The days were numbered and my time was ending in Mombasa and I was FINALLY given the go ahead to complete the Marine Environmental Program I’ve been dreaming of doing! To say the least I was rejuvenated. I was first … Continue reading
“In School we are taught lessons then tested.. but the world gives us tests that teaches us lessons.”
Mutunga (Brian) Kimanthi, head of Nyota Ing’arayo school, had graciously invited me into his home and allowed me to interview him regarding his experience in a Kenyan Prison. I’ve been calling him a jail bird and an aider and abettor but I wanted to know the full story. I wanted to write about it for others to hear a bit about what it’s like trying to do a good thing – run a school educating those less fortunate – and getting imprisoned (even if for a short while) for doing so. He was happy to tell me the story over chapatis and soda.
Mutunga is a very sweet man. It is hard Continue reading
GVI Volunteers have these students up until Standard 6. After that, our volunteer presence is lifted and shifted back into Kenyan teacher’s hands. Once they reach Standard 8 they have to take a national exam, their KCPE, to see if they can move on to Secondary School. Without passing this exam, the students cannot move on in their education or have a certified & documented education. The attainment of certification means more open doors from documented jobs to bank loans. This certificate means a lot in guaranteeing a bright future for our students.
Not all of our students will pass this exam, attain certification and move on. But we’re hoping Continue reading
Meet James. He’s currently a level one in Standard Three here at Nyota. I had the pleasure of teaching him for six weeks as well as doing personalized one to one sessions with him twice a week. I get to … Continue reading
Nyota Ing’arayo became an official school and today we celebrated. There was pilau, singing, dancing, smiling, and definite laughing going on at the school amongst teachers, staff, volunteers and especially the students. With Nyota becoming a school, the Students of Standard 8 are able to sit their Kenyan Certified Primary Education (KCPE) exam wearing uniforms representing their school. Now it’s official and Nyota is moving on from it’s child care centre days to a government recognized school. Continue reading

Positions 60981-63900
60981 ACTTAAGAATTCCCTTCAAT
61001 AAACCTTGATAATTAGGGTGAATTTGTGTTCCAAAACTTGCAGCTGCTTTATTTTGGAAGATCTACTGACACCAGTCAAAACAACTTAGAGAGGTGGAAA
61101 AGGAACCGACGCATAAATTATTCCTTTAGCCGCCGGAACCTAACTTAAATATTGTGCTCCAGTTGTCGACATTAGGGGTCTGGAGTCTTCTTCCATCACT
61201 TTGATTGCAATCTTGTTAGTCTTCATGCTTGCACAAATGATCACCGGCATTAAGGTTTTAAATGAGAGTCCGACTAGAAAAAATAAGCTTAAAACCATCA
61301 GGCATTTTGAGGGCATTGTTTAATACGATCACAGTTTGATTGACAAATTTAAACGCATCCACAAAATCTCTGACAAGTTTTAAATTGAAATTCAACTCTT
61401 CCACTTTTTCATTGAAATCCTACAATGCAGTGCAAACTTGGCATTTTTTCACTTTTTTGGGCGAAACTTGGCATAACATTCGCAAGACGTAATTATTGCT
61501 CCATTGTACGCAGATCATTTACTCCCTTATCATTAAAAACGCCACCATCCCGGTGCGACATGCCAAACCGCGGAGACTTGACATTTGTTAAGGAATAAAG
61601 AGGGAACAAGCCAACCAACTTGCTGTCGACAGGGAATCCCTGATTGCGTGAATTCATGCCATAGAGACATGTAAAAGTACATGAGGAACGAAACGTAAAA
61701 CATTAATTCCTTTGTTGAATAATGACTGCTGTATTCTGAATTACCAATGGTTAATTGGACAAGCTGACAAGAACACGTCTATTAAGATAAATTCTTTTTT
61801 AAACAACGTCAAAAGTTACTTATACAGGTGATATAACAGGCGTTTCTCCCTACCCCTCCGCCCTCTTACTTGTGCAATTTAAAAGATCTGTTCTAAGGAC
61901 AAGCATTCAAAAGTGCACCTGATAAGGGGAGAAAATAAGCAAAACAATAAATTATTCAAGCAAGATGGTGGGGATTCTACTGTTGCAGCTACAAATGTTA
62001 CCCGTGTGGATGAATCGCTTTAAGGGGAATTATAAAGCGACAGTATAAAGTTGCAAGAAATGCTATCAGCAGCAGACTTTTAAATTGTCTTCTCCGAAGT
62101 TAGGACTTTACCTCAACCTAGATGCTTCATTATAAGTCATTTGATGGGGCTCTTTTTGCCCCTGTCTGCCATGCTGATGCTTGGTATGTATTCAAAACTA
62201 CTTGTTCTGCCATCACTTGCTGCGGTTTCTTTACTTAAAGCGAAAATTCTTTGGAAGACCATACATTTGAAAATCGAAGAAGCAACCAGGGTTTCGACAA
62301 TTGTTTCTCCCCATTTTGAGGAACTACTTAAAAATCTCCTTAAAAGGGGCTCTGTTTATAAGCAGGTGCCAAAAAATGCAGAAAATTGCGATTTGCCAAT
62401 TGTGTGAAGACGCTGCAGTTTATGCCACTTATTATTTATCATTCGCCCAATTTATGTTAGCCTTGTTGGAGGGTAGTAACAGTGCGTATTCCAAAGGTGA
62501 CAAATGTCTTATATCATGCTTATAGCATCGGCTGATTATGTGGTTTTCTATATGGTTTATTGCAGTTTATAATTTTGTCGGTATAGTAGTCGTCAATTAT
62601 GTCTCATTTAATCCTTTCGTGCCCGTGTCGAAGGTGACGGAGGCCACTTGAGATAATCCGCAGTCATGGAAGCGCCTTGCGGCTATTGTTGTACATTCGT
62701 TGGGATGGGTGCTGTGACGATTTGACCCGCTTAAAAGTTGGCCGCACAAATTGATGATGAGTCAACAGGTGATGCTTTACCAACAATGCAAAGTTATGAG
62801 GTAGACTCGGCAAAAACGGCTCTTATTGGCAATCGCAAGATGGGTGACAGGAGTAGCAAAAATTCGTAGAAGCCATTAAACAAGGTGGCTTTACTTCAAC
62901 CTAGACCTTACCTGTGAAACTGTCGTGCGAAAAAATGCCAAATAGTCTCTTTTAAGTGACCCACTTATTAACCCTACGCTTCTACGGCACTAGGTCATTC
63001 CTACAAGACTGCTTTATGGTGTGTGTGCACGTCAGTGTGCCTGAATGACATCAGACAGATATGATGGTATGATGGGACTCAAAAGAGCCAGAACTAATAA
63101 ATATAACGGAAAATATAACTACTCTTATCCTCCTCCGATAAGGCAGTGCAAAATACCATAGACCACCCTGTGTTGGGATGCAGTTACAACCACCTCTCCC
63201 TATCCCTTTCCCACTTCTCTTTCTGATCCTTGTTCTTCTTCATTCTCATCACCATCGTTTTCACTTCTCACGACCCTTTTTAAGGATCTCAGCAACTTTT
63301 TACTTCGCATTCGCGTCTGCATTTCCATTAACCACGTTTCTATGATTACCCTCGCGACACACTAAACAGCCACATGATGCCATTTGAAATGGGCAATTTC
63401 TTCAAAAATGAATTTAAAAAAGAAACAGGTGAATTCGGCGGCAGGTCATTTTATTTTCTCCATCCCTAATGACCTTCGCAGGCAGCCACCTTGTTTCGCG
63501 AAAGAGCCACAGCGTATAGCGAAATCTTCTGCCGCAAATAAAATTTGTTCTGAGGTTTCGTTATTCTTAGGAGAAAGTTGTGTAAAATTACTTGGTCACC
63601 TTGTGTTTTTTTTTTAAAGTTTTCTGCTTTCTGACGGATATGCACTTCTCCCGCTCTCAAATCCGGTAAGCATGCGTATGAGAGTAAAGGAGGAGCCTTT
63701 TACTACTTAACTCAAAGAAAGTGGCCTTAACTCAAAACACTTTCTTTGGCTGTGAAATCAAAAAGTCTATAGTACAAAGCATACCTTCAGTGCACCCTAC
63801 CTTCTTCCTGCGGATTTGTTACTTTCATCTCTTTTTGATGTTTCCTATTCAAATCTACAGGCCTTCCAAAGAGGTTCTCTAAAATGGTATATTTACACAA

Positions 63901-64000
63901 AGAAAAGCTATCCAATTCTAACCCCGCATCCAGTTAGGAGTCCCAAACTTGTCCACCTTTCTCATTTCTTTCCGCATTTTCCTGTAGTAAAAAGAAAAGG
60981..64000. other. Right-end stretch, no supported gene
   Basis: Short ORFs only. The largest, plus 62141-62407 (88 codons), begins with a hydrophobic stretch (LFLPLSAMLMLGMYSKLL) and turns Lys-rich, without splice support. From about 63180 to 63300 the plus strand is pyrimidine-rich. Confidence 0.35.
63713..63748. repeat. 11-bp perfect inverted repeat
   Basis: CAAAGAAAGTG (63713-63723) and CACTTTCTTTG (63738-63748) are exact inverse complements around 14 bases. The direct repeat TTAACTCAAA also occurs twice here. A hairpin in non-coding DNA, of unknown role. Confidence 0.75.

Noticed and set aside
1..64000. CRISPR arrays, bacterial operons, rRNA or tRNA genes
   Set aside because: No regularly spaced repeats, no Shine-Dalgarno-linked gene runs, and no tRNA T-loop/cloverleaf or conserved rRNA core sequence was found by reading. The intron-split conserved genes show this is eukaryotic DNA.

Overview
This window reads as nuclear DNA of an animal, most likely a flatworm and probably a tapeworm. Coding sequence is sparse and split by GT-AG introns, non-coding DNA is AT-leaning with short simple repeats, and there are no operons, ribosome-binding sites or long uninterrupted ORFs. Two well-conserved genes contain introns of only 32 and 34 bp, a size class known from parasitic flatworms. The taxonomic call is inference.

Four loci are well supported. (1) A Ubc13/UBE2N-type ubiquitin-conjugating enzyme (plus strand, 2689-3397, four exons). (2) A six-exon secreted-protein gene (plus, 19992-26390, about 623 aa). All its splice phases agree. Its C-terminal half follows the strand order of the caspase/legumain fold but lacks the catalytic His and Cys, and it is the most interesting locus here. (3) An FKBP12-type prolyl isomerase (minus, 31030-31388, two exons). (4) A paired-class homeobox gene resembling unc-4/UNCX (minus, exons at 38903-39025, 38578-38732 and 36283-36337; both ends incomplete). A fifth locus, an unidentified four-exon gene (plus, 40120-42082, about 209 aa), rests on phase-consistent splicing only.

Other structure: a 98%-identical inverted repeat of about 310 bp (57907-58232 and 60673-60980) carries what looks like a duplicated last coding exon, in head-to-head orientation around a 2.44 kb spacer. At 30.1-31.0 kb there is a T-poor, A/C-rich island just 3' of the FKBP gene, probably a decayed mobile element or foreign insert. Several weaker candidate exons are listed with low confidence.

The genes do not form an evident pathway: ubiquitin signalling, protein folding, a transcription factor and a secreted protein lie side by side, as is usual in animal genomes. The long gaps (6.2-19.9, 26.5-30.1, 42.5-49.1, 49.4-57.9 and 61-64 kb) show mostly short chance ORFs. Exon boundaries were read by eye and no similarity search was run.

A panoramic of our Standard 3 classroom here in Mombasa from the front of the room.
Commuting to school here is much different than at home. At home you’ll find me behind the wheel of my small car with Siri navigating me turn by turn, cursing horrid radio stations as I drink my hastily made coffee. … Continue reading
“Why on earth did I sign up for two months here? What am I even doing?
I shouldn’t be here!”
Dread, a bit of panic, and an overwhelming amount of doubt was there to greet me when I was driving to the project site from the airport in Mombasa.
I always thought it was cliché when they say, ”you’ll never know what poverty is until you see it in person, face to face.” But they are entirely right. To see it that close. To see it seem endless with every street, every corner, every sea of garbage you see a child and animal picking through, every crowded market, every person you see lying in the streets, every shack that you would never want to call home, every burning pile of rubbish, every repugnant smell that wafts into your nose, every broken down building, every child wandering alone, and the excessive amounts of people living in conditions that you would avoid even walking through will overwhelm you and help you understand exactly what poverty is.
It will make you too aware of your own fortune. Of how well off you are. To be coming into this entirely different world with the culture and history you carry with you. To hate where you’re from and want to forget that you even came here. To feel ashamed of the good hand you were dealt in life. To want to hide away and not be here ‘to help.’ Which now, as you’re driving though it – seem so minuscule, conceited and ridiculous. Selfishly taking an ‘experience’ away from this place. And what are you really giving back? Nothing can ever be enough so you should just turn back now. Continue reading